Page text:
Most people associate scalping with the natives of North America, but scalping is an ancient if grisly tradition. In the 5th century BC, Herodotus reported the Scythians, a nomadic people of Iranian origin, scalped their enemies as proof of a warrior’s prowess (Before scalping became fashionable, warriors just hacked off the whole head).
Other races that practiced scalping were the Persians, Visigoths, Anglo-Saxons, and Francs. Scalping in North America was seen increasingly as European settlers colonized the continent and fought amongst themselves. It was practiced by many Indian tribes, though the natives also learned it from the Europeans, often adopting the practice as a means of revenge. Scalping saw its heyday during the colonial wars. French-Canadians paid extremely well for scalps, whether belonging to white or red men. Scalping in North America was seen in almost every Indian war until 1875.
I didn’t say it was ONLY an American Indian practice, just that it was an Ameircan Indian practice.
The point I wanted to make was that Europeans are often blamed for introducing scalping to the New World, but modern forensic evidence shows that it was a practice the Indians developed on their own.
I wasn’t aware that "Persians, Visigoths, Anglo-Saxons, and Francs" also practiced scalping. I wonder how common of activity it was among them; my reading of Euro history indicates lots of heads seperated from bodies, but little scalping . . .
Well, the only "scalping" I ever saw was an idiot on a mountain bike without a helmet. It was only partial—not the whole scalp. Basically a strip ~1.5 wide fore to aft.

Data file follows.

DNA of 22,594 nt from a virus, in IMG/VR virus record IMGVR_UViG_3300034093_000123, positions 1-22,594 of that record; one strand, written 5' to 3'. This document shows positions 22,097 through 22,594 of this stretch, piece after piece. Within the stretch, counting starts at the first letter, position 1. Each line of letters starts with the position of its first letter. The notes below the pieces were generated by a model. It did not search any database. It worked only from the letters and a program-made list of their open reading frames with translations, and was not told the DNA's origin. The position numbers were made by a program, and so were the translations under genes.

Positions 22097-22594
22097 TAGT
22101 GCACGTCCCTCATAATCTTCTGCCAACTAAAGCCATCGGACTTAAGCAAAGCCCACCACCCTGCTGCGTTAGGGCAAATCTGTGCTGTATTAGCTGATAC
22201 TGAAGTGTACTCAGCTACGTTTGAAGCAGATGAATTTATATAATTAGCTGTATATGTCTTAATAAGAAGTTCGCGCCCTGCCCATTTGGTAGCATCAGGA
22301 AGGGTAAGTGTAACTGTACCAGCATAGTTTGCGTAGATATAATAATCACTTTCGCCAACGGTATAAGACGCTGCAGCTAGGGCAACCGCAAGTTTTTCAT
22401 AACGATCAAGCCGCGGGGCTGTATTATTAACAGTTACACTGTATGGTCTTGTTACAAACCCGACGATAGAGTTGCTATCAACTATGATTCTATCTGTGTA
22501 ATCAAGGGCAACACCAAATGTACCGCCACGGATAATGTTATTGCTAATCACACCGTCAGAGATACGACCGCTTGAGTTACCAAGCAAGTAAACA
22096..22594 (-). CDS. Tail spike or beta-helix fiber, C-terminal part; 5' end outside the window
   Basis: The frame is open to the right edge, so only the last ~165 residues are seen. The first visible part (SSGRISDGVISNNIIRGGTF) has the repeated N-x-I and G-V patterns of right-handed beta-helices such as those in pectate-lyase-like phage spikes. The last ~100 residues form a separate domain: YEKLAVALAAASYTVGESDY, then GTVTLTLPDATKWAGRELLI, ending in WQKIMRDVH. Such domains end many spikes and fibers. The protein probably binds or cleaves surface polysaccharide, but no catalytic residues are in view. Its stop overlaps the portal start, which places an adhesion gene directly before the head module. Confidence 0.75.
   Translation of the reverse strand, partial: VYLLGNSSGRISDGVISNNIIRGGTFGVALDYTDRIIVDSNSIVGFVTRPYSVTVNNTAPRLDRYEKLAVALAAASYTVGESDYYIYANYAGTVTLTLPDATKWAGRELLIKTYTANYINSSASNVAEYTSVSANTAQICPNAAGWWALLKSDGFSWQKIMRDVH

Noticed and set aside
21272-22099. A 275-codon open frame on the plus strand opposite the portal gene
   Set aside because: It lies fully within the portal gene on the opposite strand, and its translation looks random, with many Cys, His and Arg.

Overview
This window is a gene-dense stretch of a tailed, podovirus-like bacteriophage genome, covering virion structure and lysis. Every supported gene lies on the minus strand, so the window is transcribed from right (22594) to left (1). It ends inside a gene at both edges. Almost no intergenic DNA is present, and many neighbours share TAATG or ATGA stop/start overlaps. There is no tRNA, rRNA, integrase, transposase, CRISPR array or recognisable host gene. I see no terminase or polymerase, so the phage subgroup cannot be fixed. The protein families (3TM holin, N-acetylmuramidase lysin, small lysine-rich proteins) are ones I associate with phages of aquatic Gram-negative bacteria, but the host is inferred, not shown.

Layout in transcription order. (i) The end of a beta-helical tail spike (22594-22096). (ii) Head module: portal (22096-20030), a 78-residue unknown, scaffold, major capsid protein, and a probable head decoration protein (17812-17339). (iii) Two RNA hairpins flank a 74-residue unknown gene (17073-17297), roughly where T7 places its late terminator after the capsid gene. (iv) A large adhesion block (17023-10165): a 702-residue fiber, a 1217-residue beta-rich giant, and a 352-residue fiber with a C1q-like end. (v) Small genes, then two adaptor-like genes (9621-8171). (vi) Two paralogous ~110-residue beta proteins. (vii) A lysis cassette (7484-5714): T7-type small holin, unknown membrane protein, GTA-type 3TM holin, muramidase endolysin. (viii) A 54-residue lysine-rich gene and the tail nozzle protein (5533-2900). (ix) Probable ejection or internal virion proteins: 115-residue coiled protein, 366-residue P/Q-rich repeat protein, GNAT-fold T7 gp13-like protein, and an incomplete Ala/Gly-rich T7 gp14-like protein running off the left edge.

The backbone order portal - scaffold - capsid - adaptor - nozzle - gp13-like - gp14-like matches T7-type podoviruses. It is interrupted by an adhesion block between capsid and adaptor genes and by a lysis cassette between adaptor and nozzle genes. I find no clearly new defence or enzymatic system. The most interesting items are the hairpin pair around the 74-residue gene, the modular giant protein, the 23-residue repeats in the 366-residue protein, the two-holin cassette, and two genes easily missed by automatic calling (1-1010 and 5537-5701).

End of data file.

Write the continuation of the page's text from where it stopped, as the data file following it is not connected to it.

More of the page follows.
I was going along a loop trail, and coming up the other side was a guy w/o helmet, who had trouble making the uphill grade (and who was blocking others who could have made the grade). On the opposite side of the loop (~0.5 mile away), I saw him coming down the hill, very, very fast. I knew the trail, and knew the guy wasn’t going to make the "jump" at the bottom (my first ride on the trail I saw blood near the "jump", and I later watched an asian chick do a slow speed crash there).
I didn’t see him crash due to interveining brush, but I saw him fly, I saw dust, I heard a crash . . . then silence . . . then moaning.
I talked to him while he held someone’s T-shirt to his bleeding head. A girl had a cell phone, we called 911 several times . . . it was well before dark when we called and well after dark when the emergency responders arrived.
The guy who crashed claimed to be DEA. He also said he never crashed, so he never needed a helmet. And like other head injuries, he kept repeating himself, asking the same questions over and over . . .